Jan 26, 2016 0 Comments in Published Papers by

Small Article GraphicBy Alan Housley / LoadMan VP of Marketing

Anyone who is responsible for sustainability programs in their institution, municipality, business, university or military base should benefit from these postings to further their knowledge of sustainability best practices; especially for waste materials and their effects on environmental sustainability.


Environmental Sustainability Planning
Sustainability initiatives range from lighting and energy management, storm water cleanliness programs, green home building guidelines, educational programs, waste reduction and recycling, construction and demolition waste limits, and refuse derived fuels (RDF).

Zero waste is the waste material goal discussed seriously in municipalities, universities and military bases environmental sustainability plans. Zero waste programs are being implemented in facilities, towns, cities, campuses and businesses all over the world. Google_Zero_WasteZero waste is real and it is achievable.

There are nearly 3,500 county governments and over 36,000 municipalities (i) (cities, towns, townships) in the United States. Not all, but most of these cities and counties have some type of Environmental Sustainability Report/Plan. Six or seven years ago, these sustainability plans were mostly a paper exercise that would be reported to a council and literally gather dust for a couple years until someone was tasked to update it to meet some mandate or other annual planning exercise. Today, these same Environmental Sustainability Reports & Plans are guiding documents whose main purpose is to drive the reduction of GHG (Carbon Footprint) – at even greater dramatic rates.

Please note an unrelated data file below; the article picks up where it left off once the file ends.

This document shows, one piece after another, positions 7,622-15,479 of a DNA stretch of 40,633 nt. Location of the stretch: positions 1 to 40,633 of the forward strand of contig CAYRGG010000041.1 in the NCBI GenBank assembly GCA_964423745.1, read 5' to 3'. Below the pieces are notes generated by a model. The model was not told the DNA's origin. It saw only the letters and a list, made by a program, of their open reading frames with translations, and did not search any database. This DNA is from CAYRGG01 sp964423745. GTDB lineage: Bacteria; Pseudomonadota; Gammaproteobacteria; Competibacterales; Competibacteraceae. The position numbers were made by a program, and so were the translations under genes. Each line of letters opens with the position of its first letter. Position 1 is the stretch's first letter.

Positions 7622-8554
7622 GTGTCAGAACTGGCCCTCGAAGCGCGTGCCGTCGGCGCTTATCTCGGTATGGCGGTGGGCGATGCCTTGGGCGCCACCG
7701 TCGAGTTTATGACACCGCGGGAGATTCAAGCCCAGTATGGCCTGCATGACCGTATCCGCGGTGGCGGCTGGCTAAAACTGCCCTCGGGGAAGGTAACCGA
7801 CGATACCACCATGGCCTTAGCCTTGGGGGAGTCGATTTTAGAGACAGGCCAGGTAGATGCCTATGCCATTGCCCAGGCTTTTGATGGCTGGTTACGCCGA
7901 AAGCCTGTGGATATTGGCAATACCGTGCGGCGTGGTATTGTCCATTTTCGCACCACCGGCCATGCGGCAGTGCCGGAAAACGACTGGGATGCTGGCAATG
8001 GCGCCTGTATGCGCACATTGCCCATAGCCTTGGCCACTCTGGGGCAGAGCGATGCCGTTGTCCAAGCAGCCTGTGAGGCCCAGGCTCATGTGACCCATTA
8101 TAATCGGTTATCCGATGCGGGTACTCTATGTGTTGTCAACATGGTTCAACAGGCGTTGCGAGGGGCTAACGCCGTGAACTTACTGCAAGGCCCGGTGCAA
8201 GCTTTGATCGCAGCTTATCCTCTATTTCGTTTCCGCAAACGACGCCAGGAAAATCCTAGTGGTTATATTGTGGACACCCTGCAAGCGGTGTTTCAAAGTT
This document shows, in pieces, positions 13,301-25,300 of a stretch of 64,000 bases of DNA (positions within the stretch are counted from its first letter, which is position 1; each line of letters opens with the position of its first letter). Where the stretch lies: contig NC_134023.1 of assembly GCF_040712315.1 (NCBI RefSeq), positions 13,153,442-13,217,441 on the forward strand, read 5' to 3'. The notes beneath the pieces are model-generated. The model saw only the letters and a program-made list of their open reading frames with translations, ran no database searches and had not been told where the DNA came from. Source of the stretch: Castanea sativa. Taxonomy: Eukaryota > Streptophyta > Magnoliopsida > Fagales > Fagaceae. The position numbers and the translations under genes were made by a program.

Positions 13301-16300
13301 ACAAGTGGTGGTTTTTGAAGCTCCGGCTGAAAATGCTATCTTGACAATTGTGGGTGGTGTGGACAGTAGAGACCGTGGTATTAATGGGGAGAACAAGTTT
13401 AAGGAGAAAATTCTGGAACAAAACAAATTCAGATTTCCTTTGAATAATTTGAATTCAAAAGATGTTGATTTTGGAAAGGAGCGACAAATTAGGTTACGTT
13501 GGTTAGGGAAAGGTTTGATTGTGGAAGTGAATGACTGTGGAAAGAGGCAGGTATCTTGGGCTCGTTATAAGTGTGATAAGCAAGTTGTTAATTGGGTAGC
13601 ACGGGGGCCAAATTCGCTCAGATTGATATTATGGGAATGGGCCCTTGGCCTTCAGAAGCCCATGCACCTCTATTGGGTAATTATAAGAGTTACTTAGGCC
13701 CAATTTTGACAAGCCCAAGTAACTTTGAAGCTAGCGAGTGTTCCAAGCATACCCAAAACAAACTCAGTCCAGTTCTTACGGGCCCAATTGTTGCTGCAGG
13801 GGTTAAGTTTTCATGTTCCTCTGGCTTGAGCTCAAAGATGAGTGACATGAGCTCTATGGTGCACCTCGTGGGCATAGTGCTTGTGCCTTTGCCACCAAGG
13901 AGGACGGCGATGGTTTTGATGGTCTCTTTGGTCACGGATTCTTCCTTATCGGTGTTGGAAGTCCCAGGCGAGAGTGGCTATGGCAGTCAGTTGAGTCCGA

Why have sustainability initiatives become so important to Municipalities, Universities, Institutions, Businesses and Military?
• Saves money – Increasingly higher landfill fees for municipal solid waste (MSW)
• Saves precious resources – Water, trees, open land and fuel; Improved living environment for residents, businesses and business consumers
• Reduces greenhouse gases – Meet state, county and city mandates for reducing carbon footprint
• Creates green jobs – It takes 10 people to recycle material, compared to one person to dispose of it (ii)
• Progressive municipal branding -Attracting businesses and residents
• Less landfill space -Greater availability of municipal recycling facilities (MRFs)
• Setting the example -And engaging communities (iii)

LoadMan / UCSC Case Study
i US Census Bureau 2012 Census of Governments
ii The Grand Island Independent, 11/3/2014; Quoting a Joslyn Institute Recycling Study
iii City of Kirkland – Climate Protection Action Plan (April 2009)

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